It won't need much sugar because it has been forced.
Last year the 'scud' was placed over the clump on the left. Next year I'll be forcing the third clump. The 'outdoor' rhubarb isn't that far behind, but that stolen week or two (and the novelty of the first taste of the season) make it worth it's weight in gold, (which the supermarkets seem to have realised as they certainly charge a premium for it!)
Below is a view from inside the chamber:
I can't help wondering why "rhubarb rhubarb" has become such a derogatory phrase. Perhaps it dates back to the Victorian rhubarb craze and some people got fed up with rhubarb enthusiasts going on and on about their obsession. On that score you can count me in!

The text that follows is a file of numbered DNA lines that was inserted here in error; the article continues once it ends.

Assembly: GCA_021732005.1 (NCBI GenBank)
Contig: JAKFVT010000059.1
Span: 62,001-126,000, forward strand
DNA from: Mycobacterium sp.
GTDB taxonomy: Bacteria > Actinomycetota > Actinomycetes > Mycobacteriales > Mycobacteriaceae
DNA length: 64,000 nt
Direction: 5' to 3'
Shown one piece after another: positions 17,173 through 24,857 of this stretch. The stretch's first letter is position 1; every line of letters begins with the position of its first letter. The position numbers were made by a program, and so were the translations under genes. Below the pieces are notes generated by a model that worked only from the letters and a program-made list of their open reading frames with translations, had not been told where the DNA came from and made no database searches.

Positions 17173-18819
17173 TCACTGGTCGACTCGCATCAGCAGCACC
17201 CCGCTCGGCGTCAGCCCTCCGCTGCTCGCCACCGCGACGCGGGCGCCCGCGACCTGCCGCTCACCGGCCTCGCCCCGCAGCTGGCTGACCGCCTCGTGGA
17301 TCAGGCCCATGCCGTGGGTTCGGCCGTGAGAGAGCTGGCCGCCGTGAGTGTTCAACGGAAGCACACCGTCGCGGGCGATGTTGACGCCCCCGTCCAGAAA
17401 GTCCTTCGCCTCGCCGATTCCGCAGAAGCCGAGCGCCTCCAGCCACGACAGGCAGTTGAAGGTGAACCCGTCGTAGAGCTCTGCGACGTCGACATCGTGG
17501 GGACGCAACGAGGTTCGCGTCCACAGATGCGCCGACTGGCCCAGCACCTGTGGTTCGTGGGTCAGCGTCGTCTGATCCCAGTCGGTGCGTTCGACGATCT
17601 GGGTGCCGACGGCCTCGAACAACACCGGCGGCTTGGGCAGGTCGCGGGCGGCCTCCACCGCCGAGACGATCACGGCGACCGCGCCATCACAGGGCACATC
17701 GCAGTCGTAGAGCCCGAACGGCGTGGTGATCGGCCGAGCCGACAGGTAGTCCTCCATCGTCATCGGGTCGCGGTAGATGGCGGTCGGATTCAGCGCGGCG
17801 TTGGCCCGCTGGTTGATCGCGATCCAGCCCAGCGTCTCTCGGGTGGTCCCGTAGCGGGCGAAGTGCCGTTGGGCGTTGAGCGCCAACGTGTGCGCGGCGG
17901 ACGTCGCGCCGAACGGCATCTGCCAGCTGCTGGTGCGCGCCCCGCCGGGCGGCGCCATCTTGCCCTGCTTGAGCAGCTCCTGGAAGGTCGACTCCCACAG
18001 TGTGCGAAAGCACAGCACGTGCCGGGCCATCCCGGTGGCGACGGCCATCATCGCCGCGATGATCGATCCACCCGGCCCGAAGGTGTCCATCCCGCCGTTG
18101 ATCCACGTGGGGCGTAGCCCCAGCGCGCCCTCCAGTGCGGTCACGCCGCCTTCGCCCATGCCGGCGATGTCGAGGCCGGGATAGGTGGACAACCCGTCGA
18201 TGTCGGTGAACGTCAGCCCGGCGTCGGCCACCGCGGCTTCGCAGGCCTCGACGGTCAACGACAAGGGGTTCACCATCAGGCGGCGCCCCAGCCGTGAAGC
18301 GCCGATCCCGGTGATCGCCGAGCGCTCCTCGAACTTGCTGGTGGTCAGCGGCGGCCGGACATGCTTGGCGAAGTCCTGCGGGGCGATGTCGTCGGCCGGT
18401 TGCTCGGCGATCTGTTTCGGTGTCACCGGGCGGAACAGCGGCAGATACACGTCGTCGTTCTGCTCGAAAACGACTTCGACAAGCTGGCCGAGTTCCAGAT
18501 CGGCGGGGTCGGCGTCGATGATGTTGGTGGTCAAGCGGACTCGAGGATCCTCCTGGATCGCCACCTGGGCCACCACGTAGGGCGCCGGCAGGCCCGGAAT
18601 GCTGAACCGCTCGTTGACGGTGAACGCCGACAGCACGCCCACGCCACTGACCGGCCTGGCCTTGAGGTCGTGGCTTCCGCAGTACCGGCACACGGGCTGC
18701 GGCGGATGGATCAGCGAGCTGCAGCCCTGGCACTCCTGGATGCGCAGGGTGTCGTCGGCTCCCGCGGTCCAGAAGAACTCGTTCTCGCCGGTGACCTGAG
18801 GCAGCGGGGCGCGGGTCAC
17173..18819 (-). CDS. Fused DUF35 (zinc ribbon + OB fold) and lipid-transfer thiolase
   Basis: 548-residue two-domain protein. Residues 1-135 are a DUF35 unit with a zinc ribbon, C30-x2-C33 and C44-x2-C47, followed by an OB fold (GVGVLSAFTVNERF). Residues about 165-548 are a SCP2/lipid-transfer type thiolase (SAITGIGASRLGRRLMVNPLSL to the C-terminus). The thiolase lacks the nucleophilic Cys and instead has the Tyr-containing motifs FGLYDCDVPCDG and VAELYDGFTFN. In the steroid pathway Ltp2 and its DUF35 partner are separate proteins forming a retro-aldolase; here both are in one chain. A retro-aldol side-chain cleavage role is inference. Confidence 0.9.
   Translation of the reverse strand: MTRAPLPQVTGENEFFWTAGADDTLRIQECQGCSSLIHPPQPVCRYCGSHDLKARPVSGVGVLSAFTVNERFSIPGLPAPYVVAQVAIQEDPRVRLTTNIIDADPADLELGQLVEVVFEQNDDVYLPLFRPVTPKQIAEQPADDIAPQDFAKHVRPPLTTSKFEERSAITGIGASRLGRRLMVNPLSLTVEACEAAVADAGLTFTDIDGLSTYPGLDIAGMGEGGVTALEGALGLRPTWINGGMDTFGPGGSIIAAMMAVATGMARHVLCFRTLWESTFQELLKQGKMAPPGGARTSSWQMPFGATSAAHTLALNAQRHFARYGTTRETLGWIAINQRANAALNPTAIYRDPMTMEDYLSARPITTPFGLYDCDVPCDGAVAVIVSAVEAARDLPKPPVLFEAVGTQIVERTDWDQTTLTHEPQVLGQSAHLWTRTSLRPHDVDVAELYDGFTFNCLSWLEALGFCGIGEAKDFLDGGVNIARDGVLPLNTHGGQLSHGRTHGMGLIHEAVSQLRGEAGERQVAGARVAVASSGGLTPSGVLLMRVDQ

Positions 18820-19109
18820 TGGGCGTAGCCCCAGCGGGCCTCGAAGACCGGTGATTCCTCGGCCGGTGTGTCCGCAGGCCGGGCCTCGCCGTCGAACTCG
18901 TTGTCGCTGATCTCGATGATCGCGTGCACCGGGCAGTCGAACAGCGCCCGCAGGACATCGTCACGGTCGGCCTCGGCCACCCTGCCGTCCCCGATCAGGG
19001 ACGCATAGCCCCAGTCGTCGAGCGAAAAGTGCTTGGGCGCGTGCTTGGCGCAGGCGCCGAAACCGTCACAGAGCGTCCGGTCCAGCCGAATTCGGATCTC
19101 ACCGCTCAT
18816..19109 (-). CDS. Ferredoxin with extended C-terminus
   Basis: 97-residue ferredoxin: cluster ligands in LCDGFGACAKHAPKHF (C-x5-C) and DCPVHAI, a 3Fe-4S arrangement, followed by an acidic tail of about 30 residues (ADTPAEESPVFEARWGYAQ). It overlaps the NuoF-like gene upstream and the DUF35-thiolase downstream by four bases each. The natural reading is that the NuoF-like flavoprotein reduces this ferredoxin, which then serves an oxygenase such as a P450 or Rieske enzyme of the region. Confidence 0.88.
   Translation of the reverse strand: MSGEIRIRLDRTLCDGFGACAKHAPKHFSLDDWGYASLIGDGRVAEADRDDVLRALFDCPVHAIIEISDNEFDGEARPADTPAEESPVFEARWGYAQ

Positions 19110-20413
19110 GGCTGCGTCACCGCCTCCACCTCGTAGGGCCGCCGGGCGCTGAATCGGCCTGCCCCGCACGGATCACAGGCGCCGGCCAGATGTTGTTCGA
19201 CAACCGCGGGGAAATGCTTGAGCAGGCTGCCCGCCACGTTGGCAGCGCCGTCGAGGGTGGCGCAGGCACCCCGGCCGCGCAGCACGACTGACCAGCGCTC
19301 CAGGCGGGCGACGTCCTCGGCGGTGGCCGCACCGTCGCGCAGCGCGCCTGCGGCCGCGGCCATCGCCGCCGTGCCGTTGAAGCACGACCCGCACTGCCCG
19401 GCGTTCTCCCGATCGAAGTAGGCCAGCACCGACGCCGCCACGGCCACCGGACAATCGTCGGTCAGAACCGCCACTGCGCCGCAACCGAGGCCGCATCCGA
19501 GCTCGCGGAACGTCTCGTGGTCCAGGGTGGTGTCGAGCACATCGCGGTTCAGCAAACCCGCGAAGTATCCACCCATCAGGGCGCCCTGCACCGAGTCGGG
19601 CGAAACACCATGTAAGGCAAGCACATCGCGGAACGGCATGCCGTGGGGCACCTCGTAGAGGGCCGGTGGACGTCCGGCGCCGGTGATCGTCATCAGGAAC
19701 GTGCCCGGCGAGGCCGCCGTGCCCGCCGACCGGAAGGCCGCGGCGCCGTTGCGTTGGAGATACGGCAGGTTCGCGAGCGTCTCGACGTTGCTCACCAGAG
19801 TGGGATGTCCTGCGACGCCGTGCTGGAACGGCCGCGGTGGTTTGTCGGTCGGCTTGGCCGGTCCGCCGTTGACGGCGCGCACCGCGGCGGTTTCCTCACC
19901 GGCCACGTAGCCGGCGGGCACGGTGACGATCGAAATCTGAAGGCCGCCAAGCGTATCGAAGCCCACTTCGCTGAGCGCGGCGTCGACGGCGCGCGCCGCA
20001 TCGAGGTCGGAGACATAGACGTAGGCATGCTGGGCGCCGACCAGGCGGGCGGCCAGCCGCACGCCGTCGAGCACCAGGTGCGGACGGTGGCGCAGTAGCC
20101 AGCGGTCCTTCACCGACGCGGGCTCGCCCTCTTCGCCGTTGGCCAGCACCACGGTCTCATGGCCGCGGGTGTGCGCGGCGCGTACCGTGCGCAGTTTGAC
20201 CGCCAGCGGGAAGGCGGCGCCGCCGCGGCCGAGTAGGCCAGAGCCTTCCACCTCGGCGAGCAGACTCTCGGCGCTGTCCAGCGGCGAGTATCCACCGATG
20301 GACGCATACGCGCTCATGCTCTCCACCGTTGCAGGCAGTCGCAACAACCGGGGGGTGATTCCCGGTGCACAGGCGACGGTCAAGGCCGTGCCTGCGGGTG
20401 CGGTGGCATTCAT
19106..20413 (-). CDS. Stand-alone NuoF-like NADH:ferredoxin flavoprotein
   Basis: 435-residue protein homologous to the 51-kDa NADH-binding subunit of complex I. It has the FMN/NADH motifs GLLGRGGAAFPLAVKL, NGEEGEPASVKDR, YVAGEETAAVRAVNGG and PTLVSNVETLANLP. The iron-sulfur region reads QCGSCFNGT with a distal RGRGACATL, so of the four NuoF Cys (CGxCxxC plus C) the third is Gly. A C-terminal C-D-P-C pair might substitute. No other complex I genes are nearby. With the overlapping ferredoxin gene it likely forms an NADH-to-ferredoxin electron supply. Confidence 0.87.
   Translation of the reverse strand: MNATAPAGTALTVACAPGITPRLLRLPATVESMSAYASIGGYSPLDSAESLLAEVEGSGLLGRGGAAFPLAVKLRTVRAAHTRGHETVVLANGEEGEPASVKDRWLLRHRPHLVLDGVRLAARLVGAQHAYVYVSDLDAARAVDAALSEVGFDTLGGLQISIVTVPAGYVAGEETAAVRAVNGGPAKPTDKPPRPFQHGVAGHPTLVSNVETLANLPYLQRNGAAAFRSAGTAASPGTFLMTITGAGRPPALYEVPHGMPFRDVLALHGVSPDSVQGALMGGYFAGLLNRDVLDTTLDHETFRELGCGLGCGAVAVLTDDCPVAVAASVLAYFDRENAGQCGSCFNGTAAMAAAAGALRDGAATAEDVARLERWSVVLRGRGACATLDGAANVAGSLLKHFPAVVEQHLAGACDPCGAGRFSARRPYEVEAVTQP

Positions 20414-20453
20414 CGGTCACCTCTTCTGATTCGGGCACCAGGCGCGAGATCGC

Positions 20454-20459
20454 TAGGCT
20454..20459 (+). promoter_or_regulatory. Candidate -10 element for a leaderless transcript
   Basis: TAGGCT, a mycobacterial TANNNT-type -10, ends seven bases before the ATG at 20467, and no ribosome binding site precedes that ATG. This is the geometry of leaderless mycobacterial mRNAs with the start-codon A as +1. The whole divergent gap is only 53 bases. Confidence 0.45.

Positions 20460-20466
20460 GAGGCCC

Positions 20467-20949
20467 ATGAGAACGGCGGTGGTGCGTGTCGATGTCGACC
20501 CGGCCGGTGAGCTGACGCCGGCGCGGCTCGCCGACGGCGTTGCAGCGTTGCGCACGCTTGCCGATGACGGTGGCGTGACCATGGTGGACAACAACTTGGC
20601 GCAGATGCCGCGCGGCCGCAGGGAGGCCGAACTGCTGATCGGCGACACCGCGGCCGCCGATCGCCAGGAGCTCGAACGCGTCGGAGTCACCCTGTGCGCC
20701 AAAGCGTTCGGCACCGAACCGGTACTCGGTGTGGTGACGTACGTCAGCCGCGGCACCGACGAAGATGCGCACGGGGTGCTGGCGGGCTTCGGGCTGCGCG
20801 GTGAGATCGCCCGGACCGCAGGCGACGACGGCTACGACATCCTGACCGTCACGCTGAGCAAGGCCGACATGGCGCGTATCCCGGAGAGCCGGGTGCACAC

The funny thing is that I don't know what variety we have got. It was inherited with the plot. Every five years or so I dig up and divide one clump in autumn, planting out the crowns at the opposite end of the plot. It has gone from strength to strength. Thinking I had a later season variety (we can pick as late as August!) I decided to buy in a new variety to extend the growing season. Timperley Early, I thought. So I places a postal order and two bits of bark duly arrived through the letter box. I potted them up as instructed before planting out. One produced a single stalk but shrivelled and died when planted out. The other never showed any sign of life at all and just couldn't be coaxed into life. A waste of money. Sometimes it is worth going to a nursary to be assured of the viability of what you are buying and avoid this sort of disappointment. The cataloge shows you the mature plant whereas they are selling offsets. Subsequently I have read that although Timperly Early is good for forcing, it is also one of the latest growing varieties too! So probably I managed to order the exact same variety as I was already growing! Nowadays I've accepted that we've got the right variety for our location and our tastes. Mind you if I could find a supplier of the all green variety Linneas I might just be tempted....